Indexed on: 09 Oct '15Published on: 09 Oct '15Published in: Journal of clinical sleep medicine : JCSM : official publication of the American Academy of Sleep Medicine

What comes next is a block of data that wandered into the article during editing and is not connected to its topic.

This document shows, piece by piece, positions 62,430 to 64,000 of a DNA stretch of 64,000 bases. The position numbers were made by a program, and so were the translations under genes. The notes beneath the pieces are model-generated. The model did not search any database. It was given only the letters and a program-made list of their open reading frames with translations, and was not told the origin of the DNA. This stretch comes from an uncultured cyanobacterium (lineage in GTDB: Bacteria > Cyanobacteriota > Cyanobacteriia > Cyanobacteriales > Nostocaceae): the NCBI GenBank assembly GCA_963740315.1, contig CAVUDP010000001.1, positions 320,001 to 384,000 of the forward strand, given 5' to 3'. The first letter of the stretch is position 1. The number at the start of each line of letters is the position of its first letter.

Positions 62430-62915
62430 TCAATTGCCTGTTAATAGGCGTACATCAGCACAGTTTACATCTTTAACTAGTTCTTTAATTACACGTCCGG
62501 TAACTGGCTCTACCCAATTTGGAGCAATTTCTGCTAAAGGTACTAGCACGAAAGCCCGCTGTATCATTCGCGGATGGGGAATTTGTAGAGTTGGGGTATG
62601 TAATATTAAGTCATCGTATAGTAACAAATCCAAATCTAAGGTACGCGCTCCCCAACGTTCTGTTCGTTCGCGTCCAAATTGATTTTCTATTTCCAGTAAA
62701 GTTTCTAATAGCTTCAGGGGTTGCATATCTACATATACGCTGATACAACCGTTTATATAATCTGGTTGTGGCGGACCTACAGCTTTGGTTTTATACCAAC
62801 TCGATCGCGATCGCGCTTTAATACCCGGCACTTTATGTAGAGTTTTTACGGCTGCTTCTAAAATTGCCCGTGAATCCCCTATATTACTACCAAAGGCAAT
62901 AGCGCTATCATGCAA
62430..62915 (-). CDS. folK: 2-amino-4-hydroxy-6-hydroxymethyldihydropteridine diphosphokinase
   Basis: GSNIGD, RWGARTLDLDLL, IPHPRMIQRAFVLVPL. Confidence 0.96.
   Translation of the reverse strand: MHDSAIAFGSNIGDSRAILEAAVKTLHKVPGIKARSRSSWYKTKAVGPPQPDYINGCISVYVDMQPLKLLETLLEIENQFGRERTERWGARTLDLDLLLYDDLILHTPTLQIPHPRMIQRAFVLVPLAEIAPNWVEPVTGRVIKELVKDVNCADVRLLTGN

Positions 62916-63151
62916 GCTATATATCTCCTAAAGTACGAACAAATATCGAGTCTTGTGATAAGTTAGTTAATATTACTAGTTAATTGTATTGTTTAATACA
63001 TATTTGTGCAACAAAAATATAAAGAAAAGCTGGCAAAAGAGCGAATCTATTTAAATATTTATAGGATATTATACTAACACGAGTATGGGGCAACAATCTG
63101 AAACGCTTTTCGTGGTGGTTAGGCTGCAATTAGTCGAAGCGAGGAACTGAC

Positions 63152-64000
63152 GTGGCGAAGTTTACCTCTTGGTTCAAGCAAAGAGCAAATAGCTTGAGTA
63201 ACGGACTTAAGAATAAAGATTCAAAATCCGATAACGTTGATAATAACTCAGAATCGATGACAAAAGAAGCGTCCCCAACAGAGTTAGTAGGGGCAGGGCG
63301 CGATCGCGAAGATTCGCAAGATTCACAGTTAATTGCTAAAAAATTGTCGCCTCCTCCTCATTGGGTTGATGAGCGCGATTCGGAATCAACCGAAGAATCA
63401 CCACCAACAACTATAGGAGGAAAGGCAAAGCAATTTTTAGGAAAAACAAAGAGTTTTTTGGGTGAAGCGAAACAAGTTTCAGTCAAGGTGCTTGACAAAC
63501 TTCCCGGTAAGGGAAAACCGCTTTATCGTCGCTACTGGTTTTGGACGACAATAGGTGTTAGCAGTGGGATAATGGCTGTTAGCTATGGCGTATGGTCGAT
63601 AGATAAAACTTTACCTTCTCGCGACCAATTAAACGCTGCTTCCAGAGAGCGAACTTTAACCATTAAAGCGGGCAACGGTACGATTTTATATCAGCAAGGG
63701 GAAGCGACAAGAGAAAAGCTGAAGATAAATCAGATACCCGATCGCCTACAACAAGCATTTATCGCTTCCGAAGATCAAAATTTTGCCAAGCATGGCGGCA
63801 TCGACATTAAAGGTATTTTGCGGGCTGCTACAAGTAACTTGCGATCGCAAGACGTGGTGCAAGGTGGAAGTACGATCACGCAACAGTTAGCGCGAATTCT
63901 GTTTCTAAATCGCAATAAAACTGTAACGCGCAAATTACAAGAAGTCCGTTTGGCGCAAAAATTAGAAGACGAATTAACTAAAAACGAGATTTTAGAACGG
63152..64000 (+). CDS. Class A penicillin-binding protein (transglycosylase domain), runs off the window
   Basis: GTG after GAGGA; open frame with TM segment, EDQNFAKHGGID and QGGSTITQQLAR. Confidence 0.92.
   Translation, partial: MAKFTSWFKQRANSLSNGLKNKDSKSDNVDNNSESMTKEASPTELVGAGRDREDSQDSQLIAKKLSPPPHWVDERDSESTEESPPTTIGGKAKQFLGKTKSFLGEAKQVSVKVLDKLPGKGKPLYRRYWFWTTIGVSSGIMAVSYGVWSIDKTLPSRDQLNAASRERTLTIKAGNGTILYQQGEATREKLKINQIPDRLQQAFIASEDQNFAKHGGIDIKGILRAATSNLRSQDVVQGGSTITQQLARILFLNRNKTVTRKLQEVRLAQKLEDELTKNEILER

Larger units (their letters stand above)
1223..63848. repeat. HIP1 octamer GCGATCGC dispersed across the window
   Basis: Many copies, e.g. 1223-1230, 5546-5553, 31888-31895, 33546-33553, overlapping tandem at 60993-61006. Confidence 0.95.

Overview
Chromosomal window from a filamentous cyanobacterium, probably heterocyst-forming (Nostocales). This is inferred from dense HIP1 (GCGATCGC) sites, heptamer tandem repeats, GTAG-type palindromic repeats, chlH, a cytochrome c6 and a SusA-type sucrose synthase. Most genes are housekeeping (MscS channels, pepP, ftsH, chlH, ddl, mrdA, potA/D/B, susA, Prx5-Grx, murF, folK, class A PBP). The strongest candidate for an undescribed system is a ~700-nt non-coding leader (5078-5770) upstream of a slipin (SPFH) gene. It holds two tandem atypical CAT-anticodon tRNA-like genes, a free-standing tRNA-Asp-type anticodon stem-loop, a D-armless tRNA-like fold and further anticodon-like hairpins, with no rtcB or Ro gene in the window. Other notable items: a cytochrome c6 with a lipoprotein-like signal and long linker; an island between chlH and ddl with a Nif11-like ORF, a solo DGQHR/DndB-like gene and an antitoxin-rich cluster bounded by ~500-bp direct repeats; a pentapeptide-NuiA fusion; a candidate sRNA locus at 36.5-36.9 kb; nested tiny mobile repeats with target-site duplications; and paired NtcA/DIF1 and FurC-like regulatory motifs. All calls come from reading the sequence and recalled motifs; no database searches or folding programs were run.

To compare two commercial sleep devices, an accelerometer worn as a wristband (UP by Jawbone) and a smartphone application (MotionX 24/7), against polysomnography (PSG) and actigraphy (Actiwatch2) in a clinical pediatric sample.Children and adolescents (n = 78, 65% male, mean age 8.4 ± 4.0 y) with suspected sleep disordered breathing (SDB), simultaneously wore an actiwatch, a commercial wrist-based device and had a smartphone with a sleep application activated placed near their right shoulder, during their diagnostic PSG. Outcome variables were sleep onset latency (SOL), total sleep time (TST), wake after sleep onset (WASO), and sleep efficiency (SE). Paired comparisons were made between PSG, actigraphy, UP, and MotionX 24/7. Epoch-by-epoch comparisons determined sensitivity, specificity, and accuracy between PSG, actigraphy, and UP. Bland-Altman plots determined level of agreement. Differences in bias between SDB severity and developmental age were assessed.No differences in mean TST, WASO, or SE between PSG and actigraphy or PSG and UP were found. Actigraphy overestimated SOL (21 min). MotionX 24/7 underestimated SOL (12 min) and WASO (63 min), and overestimated TST (106 min) and SE (17%). UP showed good sensitivity (0.92) and accuracy (0.86) but poor specificity (0.66) when compared to PSG. Bland-Altman plots showed similar levels of bias in both actigraphy and UP. Bias did not differ by SDB severity, however was affected by age.When compared to PSG, UP was analogous to Actiwatch2 and may have some clinical utility in children with sleep disordered breathing. MotionX 24/7 did not accurately reflect sleep or wake and should be used with caution.